It’s an interesting year to be a Halo fan. Two polar opposite Halo experiences exist as live games with continual content updates. On one end of the spectrum, you have Halo Infinite, a free-to-play shooter with a battle pass and an active professional scene. On the other end, there is The Master Chief Collection, a fully featured and remastered archive of every Bungie Halo game that includes fan favorites Forge mode and Custom Games. Each game serves different audiences, but if you look at the last six months worth of updates you’d see the MCC is clearly getting more love.
In its inaugural year, Halo: The Master Chief Collection was universally reviled by casual players and pros alike. The multiplayer was busted, to put it kindly, and even six months after launch tournaments were being cancelled due to the matchmaking not being in an acceptable state. Beginning in 2019 and throughout 2020, 343 Industries began rolling out the games to PC players and it didn’t take long for it to reach parity with the Xbox version. In a retrospective of the game’s development, the studio told Game Informer this gradual release allowed 343 to “learn its lessons one title at a time rather than all at once.”
At E3 2020, the public’s first look at Halo Infinite crashed and burned, leading 343 to delay the game out of the Xbox Series X|S launch window. But by the consoles’ first year, Infinite was a rousing success. A compelling free-to-play multiplayer ecosystem and the best Halo campaign 343 has ever produced made it the first GOTY worthy Halo in years. But after Infinite’s initial success, enthusiasm for the game began to stagnate. Seven months since launch and campaign co-op, Forge, and custom game modes all have yet to be added to the franchise’s flagship title. Instead, the only significant update Infinite has received since the campaign was released is Season 2: Lone Wolves, which adds some new maps and modes to the mix.
In the meantime at the same studio, The Master Chief Collection has ditched modern conventions like seasons and battle passes – something it embraced in the early days – and it is the best it’s ever been. And in April, the MCC received a slew of features including Flood Firefight, cross-platform Campaign Co-op and new Skulls.
Nearly eight years after its release, the collection is still getting substantial and expansive new features. Floodfight in particular is a brand new game mode for Halo 3: ODST, a game released in 2009!
This indicates that, at least as far back as last year, 343 was positioning itself to have two exclusive Halo games on the market but not have them be in direct competition. Of course to some extent they always will be, but the updates rolled out this year make it clear where the heads of the Master Chief Collection developers are at.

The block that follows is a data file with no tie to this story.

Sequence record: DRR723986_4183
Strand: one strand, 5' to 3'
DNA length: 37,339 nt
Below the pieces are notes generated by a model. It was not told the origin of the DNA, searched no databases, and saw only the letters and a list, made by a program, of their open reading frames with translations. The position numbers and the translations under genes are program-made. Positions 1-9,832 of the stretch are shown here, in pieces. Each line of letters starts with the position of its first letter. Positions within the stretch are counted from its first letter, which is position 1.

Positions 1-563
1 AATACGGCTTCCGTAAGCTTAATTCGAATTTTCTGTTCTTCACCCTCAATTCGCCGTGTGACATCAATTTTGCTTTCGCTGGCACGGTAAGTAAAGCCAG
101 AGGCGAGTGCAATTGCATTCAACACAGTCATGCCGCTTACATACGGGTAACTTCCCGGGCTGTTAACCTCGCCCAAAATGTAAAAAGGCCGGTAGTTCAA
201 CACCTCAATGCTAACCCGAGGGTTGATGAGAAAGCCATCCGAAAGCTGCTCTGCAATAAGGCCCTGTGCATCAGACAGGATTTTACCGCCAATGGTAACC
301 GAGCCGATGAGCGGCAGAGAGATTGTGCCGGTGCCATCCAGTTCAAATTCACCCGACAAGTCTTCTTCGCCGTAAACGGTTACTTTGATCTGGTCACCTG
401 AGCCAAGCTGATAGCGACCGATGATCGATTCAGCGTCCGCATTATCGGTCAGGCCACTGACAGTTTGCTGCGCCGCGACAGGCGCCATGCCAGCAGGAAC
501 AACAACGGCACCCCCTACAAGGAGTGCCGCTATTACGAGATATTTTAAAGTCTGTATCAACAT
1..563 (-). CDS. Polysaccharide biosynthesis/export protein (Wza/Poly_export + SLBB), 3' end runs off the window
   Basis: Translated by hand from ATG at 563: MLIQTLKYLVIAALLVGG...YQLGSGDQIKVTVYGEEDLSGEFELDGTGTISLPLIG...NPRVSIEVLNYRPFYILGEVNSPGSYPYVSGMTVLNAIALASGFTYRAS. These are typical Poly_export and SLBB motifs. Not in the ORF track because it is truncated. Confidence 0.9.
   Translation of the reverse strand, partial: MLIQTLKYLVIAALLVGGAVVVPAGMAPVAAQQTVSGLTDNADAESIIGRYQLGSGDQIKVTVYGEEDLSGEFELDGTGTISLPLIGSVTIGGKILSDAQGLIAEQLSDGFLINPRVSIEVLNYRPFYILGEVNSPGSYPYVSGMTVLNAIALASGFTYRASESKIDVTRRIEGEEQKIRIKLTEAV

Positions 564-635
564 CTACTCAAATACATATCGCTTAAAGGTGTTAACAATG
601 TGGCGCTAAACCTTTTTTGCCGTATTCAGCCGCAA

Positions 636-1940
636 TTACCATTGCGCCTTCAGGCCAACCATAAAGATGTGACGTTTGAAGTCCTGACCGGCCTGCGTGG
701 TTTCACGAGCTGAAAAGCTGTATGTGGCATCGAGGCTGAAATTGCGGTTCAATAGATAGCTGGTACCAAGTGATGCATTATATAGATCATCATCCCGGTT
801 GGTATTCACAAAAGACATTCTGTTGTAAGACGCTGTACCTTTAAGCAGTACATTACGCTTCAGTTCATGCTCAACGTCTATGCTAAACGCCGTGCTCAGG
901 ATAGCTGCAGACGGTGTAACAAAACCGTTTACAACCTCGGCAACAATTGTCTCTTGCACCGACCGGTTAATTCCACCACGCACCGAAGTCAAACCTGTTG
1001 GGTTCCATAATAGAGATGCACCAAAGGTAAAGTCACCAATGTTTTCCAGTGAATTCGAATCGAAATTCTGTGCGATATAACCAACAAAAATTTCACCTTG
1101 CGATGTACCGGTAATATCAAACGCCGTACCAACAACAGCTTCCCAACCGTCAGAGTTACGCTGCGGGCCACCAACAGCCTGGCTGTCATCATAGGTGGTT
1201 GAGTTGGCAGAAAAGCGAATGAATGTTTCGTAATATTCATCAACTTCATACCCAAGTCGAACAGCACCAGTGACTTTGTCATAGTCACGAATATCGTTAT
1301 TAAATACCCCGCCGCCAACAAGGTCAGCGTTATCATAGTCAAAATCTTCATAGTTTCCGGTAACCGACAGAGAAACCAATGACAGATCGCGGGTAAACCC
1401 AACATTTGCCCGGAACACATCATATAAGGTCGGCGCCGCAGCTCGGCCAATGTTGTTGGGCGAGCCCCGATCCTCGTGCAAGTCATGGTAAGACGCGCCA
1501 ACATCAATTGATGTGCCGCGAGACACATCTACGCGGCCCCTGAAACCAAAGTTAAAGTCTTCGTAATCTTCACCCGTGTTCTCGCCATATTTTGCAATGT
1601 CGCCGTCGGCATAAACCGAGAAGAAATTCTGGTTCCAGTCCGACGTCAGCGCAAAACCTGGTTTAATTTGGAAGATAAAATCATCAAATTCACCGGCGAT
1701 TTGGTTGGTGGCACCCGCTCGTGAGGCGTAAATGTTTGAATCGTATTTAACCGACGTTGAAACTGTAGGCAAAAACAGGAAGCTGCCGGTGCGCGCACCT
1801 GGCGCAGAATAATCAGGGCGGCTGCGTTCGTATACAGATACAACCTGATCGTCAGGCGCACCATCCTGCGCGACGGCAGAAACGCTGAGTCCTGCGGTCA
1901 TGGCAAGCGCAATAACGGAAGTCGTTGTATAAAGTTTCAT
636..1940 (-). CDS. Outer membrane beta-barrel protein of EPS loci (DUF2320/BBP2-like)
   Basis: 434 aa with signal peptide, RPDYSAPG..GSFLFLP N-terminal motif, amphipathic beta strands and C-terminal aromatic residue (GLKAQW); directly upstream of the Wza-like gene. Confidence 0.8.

It is inspiring that a 12 year old game can get such a substantial new mode. Between Floodfight and Campaign cross-play, the MCC’s April update places emphasis on a simple nostalgic concept: playing Halo with your friends.
In fact, it feels like the community for the Master Chief Collection is at a critical mass. With cross-play between PC and Xbox, and every single Bungie Halo at the fingertips of anyone with a Game Pass subscription, playing Halo with other humans has never been easier. For some Halo fans with friend groups scattered across console and PC, a long-time pipe dream of playing custom maps online or co-op has become a reality with the MCC – and that’s an itch Halo Infinite just can’t scratch.
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Variations on modes like Infection and Grifball that began in Halo 3 still proliferate the Custom Games multiplayer lobbies in the MCC. For years, dedicated players have been honing their creation skills in Forge, Halo’s one-of-a-kind map creator. Often it creates monstrosities, but finding the proper balance of pandemonium is key to making an enduring game variant in Halo. These modes can be chaotic, often frustrating at first, but they all need to be intuitive.
343 adding new gameplay modifying skulls and new variants of Firefight this many years into the Collection’s lifespan almost feels like a reward for this dedication. The creativity that fans have shown in the Forge for nearly a decade in the MCC is being repaid with tools that allow them to find new ways to play the games they love. The features added to the Master Chief Collection this year shows an understanding of the audience still playing it – as does the addition of co-op between PC and Xbox players.
Halo Infinite’s campaign makes a large structural divergence from the campaigns of Halo’s past. With a larger area to navigate and giving Master Chief an unwieldy grappling hook to navigate it with, it’s easy to see why putting more than one player character in that sandbox would be a development hurdle. Still, campaign co-op is as in the DNA of Halo as the Needler or the Warthog and its absence in Infinite is felt. Removing split-screen from Halo 5 was upsetting, but launching Infinite without co-op and without Forge made the game feel incomplete.
Looking at the recent offerings it is easy to see which game is getting more significant updates. In the same six months, the Master Chief Collection has seen unprecedented creative content updates while Halo Infinite has seen delay after delay. But what happens once Infinite finally adds Forge and co-op? What incentive will there be for 343 to add yet more content to MCC?
There won’t be – aside from holding on to the goodwill of the players. But goodwill only lasts so long. Sometime — sometime soon — Halo Infinite will become what it was promised to be: the ultimate Halo game. At that point, no amount of goodwill can stop the Master Chief Collection from going the way of the dinosaurs. So let’s enjoy this strange little miracle while we can.